I reached out to a former Athletic Trainer of mine at St. Cloud State University because I had a handful of questions regarding overuse injuries that many of my clients have been facing.
As a society, we are far more active then we’ve ever been which has increased our risk of risk of getting hurt. This increase in activity is awesome, it’s just a concern of mine watching clients go from 0-100 without taking the proper progressions to sustain long term success.
So today’s overuse injury is Shin Splints. It’s a painful, nagging injury that occurs in the lower portion of your leg that makes it very difficult to run/walk. If you suffer from this, or know someone who does, read this and share it.
The focus of this is to give you a better understanding of what shin splints are and how you can prevent and treat them if you become a victim.
Take it away Rachel!
Shin splints are far more common these days with the growing popularity of 5k’s, Spartan Races, half marathons, and overall more active individuals.
It’s no longer becoming just a “runners” problem as it’s creeping into the weekend warriors and general population.
So here’s what you need to know to prevent or treat shin splints.
What Are Shin Splints?
Shin splints are a very general term to describe a number of lower leg injuries from compartment syndrome to stress fractures to musculotendinous inflammation. From a sports medicine standpoint, a shin splint is only musculotendinous in nature. Truly an overuse syndrome involving muscles and tendons, shin splints are characterized by sharp or tender pain and inflammation along the tibia (thick, lower leg bone).
They can develop as a result of overtraining, poor conditioning and/or biomechanical functions such as gait, shoe type or surface type. They may be present individually or a combination of all three.
How To Prevent Shin Splints?
- Evaluate your feet. Are your foot arches flat? Are they too high or do you pronate or supinate (roll foot in or out). All may affect your gait and could cause stress and pain with running. Obviously, we cannot change the structure of our feet but getting into a good structured shoe or orthotic may help foot mechanics, thus eliminating the stress and pain. If you are unsure of proper foot structure, biomechanics of the foot or what shoes are appropriate, seek professional advice.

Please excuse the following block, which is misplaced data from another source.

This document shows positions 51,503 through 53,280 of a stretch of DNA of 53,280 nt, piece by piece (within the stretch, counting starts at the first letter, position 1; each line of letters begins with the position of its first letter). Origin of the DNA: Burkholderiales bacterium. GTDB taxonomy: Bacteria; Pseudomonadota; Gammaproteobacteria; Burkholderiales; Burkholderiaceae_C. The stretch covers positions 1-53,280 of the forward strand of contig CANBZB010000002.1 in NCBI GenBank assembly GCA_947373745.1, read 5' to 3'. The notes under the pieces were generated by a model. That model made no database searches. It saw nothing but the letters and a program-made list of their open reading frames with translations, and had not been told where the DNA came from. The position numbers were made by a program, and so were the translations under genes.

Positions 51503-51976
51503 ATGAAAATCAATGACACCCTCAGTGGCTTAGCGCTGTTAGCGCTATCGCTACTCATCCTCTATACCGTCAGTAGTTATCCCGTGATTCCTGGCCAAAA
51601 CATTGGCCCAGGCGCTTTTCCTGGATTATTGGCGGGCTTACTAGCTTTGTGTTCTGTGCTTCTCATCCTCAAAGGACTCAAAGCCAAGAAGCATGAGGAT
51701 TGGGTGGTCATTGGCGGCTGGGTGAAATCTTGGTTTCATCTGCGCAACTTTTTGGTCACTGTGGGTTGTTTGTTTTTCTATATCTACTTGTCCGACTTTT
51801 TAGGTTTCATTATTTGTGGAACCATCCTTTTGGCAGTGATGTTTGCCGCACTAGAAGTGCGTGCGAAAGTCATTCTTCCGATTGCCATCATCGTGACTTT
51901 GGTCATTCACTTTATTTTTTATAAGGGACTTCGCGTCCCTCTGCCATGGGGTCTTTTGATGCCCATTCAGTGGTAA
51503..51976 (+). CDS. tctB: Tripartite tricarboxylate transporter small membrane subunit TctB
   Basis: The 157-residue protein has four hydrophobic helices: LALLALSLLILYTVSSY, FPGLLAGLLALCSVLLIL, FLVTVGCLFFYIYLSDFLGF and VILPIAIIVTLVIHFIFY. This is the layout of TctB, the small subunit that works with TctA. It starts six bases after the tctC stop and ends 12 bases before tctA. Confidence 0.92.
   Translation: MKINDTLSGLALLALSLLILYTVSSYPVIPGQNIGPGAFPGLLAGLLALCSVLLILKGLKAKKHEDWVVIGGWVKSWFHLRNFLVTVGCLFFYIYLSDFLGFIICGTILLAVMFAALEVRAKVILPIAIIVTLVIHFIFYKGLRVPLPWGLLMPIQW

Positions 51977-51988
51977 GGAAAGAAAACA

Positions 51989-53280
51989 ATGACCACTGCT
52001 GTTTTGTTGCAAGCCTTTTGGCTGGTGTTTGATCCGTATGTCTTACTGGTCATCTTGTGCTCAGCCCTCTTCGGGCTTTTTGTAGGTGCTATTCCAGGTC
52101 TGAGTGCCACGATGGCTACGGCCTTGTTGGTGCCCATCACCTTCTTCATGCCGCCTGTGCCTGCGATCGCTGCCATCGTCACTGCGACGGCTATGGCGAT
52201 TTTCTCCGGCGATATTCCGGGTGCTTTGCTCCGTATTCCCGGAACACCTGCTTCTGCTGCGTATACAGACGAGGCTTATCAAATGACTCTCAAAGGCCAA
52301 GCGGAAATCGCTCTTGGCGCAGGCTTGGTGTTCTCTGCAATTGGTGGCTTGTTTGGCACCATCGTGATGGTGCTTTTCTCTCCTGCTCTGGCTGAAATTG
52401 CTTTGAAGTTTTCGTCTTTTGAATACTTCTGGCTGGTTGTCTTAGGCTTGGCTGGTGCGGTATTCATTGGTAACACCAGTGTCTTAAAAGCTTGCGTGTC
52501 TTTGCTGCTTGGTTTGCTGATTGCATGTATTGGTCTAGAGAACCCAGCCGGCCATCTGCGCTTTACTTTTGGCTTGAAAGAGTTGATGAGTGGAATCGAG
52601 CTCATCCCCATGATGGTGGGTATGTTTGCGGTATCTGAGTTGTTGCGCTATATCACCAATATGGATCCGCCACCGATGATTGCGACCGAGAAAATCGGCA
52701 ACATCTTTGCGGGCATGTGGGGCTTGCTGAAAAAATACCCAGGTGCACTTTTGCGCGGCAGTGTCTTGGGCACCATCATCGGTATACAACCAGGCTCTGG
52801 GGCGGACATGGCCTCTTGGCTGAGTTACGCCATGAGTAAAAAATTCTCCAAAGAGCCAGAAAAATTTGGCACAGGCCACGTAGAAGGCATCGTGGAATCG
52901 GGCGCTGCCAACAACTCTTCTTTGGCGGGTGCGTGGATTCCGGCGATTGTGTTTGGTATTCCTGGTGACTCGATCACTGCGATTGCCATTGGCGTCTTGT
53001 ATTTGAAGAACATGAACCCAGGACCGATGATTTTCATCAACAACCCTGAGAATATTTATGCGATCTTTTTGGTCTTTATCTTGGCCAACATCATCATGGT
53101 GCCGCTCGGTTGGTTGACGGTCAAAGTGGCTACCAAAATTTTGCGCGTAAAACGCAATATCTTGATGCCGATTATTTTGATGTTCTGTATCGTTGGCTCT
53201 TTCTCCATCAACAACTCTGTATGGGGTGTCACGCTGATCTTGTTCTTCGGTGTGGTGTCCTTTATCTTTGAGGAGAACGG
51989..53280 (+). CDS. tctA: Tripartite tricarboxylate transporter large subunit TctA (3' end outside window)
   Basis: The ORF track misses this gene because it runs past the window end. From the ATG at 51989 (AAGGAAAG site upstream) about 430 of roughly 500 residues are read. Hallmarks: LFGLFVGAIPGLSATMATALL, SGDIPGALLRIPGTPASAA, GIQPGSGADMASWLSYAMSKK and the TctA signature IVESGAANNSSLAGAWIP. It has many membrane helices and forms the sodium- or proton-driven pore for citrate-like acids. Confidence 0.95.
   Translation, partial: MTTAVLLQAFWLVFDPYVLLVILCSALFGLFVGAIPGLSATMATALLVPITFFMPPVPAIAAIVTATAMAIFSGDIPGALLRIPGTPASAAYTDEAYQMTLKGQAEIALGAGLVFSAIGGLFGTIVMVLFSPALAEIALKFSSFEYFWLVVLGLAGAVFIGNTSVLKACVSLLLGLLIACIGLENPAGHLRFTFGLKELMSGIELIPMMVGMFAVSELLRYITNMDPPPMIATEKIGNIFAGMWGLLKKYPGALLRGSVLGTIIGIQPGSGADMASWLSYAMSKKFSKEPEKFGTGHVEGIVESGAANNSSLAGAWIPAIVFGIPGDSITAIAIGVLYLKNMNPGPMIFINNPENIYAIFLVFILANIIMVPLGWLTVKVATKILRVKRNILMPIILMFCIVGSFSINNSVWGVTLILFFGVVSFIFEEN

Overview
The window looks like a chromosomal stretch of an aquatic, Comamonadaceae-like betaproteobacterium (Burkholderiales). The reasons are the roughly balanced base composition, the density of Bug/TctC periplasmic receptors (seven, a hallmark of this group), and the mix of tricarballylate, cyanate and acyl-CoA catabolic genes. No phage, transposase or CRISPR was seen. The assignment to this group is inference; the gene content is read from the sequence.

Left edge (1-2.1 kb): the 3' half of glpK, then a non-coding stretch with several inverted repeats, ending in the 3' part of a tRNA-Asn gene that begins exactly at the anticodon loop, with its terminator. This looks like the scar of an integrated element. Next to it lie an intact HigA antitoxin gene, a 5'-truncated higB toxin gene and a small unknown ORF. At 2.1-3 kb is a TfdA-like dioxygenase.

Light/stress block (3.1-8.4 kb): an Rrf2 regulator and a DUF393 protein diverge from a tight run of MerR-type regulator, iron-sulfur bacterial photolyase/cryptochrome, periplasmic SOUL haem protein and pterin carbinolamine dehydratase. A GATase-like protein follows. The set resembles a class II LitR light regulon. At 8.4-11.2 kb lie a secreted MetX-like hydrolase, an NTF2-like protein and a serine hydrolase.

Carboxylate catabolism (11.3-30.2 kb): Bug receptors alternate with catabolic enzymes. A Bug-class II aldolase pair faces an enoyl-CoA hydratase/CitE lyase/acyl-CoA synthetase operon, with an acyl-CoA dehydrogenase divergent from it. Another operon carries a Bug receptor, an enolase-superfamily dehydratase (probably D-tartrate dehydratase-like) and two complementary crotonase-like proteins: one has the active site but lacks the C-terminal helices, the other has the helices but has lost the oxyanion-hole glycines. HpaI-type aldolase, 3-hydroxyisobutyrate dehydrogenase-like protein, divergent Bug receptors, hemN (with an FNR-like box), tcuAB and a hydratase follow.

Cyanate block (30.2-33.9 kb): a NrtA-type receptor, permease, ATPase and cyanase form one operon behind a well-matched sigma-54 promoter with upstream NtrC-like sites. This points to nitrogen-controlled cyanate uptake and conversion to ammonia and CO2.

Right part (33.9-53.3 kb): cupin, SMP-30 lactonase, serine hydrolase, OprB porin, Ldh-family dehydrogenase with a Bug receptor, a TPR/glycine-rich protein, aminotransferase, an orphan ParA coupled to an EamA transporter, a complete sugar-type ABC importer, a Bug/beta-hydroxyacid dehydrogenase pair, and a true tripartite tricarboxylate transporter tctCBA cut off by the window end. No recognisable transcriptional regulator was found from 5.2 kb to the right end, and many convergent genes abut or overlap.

- Things to consider when it comes to shoes: How old are your shoes? Do they meet the structural needs of your foot and are they appropriate for the surfaces that you are training on?
- Evaluate your running surfaces! Is it too hard, too soft, are you using a treadmill or are have you been running the exact same route day after day, week after week, month after month? Are you running too much without a good change in your activity during the week….variation is key.
- Make sure that you are properly conditioned before starting a lengthy running routine; going out for a two hour run after having a couple of weeks off is never good for your body.
- Mix up your cardio workouts. Throw a pool or bike workout in occasionally. Your body will thank you.
How To Treat Shin Splints
Ultimately, the best way to treat an overuse syndrome like shin splints is to eliminate the source of the stress.
If it’s the foot, running surfaces or a biomechanics issue then focus on correcting that first.
Old fashioned rest, ice and a dose of NSAID’s will help but if the source of the issue isn’t corrected you’ll have a painful, nagging injury.
Other treatments include range of motion exercises, neoprene sleeves to keep muscles warm and activated, physical therapy, and insoles.
Rachel Johnson MS, ATC
St. Cloud State University
As I mentioned earlier, if you are a weekend warrior be sure to take the proper precautions so you don’t become sidelined.
SHIN SPLINT SUCK, SHARE WITH YOUR FRIENDS